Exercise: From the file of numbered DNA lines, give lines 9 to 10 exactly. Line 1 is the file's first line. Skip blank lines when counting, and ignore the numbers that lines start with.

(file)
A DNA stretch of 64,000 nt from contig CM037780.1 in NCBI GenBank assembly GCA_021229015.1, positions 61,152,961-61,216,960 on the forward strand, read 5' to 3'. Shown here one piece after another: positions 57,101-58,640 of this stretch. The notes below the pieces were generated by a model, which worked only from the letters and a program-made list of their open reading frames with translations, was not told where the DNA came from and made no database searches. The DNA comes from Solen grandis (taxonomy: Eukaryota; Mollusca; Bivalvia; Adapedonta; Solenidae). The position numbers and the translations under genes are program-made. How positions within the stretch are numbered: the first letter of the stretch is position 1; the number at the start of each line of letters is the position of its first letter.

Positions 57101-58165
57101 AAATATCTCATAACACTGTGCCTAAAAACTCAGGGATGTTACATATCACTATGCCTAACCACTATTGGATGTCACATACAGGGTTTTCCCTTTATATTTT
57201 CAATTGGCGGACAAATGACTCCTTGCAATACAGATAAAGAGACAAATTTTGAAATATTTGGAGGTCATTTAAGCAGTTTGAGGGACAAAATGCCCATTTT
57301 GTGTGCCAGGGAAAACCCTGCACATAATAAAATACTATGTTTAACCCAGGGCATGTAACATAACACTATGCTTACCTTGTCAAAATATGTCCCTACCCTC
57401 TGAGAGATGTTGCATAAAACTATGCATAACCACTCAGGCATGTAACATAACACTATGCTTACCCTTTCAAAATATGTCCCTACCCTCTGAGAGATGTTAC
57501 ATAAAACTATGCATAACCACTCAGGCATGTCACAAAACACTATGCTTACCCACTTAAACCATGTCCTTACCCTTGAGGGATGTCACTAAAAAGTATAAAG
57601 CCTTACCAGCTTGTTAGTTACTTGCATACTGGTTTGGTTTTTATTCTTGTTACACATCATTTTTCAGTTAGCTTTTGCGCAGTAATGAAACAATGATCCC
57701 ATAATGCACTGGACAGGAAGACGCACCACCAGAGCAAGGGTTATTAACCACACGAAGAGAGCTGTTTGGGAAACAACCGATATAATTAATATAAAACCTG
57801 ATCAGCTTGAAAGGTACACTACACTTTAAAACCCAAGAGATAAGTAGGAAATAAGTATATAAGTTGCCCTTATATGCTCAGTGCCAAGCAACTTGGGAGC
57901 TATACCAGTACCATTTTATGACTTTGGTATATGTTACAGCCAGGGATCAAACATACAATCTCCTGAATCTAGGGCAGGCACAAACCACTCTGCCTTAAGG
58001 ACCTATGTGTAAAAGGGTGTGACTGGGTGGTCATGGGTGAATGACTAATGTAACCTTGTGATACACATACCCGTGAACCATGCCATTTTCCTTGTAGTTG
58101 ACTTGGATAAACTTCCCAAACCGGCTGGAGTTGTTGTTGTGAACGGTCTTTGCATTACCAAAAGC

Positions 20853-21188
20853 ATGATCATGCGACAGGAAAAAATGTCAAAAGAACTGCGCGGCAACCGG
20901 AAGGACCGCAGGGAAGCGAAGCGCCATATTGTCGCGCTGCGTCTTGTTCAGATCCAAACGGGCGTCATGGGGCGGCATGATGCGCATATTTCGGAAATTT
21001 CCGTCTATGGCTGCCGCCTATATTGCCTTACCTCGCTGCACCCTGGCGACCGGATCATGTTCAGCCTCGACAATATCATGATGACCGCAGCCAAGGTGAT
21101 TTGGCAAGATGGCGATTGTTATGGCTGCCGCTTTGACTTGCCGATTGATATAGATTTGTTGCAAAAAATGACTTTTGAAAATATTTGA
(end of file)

57701 ATAATGCACTGGACAGGAAGACGCACCACCAGAGCAAGGGTTATTAACCACACGAAGAGAGCTGTTTGGGAAACAACCGATATAATTAATATAAAACCTG
57801 ATCAGCTTGAAAGGTACACTACACTTTAAAACCCAAGAGATAAGTAGGAAATAAGTATATAAGTTGCCCTTATATGCTCAGTGCCAAGCAACTTGGGAGC